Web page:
Some McLennan County leaders are looking for new options to shake up the way road and bridge decisions are handled after the state Legislature killed a bill that would have allowed a change.
The House bill, if approved, would have given McLennan County the option of moving to a unit road system overseen by an engineer and away from the precinct-based operations managed by commissioners.
However, that bill and more than 100 others were eliminated in what was dubbed the “Mother’s Day Massacre,” Precinct 4 Commissioner Ben Perry said. Members of the Texas Freedom Caucus got in a “political shoving match” with House Speaker Joe Straus, R-San Antonio, and opted to derail the legislation, Perry said.
One of those bills killed was aimed only at McLennan County, didn’t affect anyone else and only gave the county an option to consider, Perry said. Rep. Charles “Doc” Anderson, R-Waco, wrote the bill.
There are a few options left for McLennan County commissioners.
They could wait until the next legislative session and hope another bill makes it through, get a “unit road system” measure on the ballot or adopt a modified version, Perry said.
County Judge Scott Felton started discussions on a unified road-and-bridge department in November, saying the move could save money and take politics out of road work. Felton is the sole member of the court who does not oversee an individual road and bridge department.
Felton said he would like the court to make a decision about which direction it wants to go before it adopts the 2018 fiscal year budget, which it is scheduled to do Aug. 22.
However, before a decision, there needs to “be a good, honest evaluation of what it does financially and how it works in communities,” he said.
The county operates on a precinct road-based system, in which commissioners are responsible for road-work decisions in the precinct they represent. A unit road system would place responsibility for road-work operations with the county engineer or a dedicated department head.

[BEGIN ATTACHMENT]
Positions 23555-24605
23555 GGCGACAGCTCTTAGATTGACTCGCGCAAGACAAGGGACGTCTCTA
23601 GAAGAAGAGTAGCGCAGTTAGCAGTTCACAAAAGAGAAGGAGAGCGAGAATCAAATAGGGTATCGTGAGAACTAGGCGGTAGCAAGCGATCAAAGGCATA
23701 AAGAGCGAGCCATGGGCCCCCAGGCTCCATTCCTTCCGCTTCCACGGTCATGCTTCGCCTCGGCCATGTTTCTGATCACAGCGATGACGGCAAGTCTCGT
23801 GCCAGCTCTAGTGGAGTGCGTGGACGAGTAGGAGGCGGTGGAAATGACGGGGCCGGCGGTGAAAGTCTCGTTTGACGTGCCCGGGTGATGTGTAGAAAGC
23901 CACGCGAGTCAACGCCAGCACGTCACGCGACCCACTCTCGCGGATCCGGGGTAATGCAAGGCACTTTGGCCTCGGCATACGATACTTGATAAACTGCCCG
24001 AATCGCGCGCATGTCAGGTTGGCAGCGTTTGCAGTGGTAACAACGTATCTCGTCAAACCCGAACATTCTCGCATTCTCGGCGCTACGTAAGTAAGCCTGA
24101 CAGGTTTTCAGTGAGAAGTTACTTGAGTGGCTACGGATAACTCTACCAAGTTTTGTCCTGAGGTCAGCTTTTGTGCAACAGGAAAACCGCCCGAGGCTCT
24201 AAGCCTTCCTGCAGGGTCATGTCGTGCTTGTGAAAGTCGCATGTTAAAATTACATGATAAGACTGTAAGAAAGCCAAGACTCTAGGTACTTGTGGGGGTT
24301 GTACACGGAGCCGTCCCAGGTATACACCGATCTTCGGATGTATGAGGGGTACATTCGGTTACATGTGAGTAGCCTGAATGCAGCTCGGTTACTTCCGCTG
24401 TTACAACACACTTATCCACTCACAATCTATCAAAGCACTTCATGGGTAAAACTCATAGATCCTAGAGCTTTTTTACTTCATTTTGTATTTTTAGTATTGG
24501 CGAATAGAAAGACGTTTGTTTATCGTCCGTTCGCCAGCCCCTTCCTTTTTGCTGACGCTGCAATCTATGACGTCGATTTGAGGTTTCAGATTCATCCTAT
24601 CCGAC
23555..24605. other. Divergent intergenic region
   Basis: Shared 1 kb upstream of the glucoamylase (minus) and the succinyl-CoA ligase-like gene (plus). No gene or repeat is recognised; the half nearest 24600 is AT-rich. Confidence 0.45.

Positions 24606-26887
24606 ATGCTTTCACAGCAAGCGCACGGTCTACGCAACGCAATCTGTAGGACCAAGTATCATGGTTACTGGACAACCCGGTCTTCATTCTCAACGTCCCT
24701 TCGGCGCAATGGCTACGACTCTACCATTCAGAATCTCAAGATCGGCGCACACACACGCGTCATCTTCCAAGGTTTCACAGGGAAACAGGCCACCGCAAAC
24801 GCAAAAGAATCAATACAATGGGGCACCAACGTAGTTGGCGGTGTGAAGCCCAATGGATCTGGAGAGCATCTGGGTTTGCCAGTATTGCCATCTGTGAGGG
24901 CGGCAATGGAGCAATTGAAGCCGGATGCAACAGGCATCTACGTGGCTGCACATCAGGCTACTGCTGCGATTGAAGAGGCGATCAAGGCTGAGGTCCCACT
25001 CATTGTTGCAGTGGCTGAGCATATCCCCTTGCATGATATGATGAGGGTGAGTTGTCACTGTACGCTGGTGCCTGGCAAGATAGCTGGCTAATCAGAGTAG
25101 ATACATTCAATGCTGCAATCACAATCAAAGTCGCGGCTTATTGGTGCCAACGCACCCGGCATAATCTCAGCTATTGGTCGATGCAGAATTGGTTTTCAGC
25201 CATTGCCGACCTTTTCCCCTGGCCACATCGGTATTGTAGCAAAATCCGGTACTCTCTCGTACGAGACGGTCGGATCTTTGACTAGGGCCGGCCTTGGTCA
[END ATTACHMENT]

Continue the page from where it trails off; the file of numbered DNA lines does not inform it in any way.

Lubbock and Nacogdoches counties have a modified unit road system worth reviewing, Perry said. Those counties have a county road administrator who is in charge of road and bridge work throughout the county, but the administrator reports to commissioners, who vote on projects, Perry said.
The idea is to eliminate duplication of equipment and effort and create teams of more skilled employees to handle a particular task throughout the county, he said.
“The key to this is getting four commissioners willing to pull the wagon in the same direction,” Perry said.
He said he doesn’t think it would be wise to spend taxpayers money to host a November election just to move to a unit road system. He expects commissioners will discuss in the next few weeks what kind of work it would take to move to a modified system, how they could get there and what all it would entail.
In April, commissioners voted 3-2 to move hire a consultant to determine the best system to manage roads. Precinct 1 Commissioner Kelly Snell and Precinct 2 Commissioner Lester Gibson cast the dissenting votes.
However, no one responded to the county’s request, Felton said.
Felton said he would still like to see an outside consultant review and report back best options for McLennan County. Either way, the commissioners need a thorough understanding of options and possibilities before making any decisions, he said.
Commissioners in December revised the job description for the county engineer after Steve Hendrick retired from the position. The new description includes knowledge of a unit road system as a requirement.
Commissioners started interviewing candidates for the vacant county engineer position Tuesday.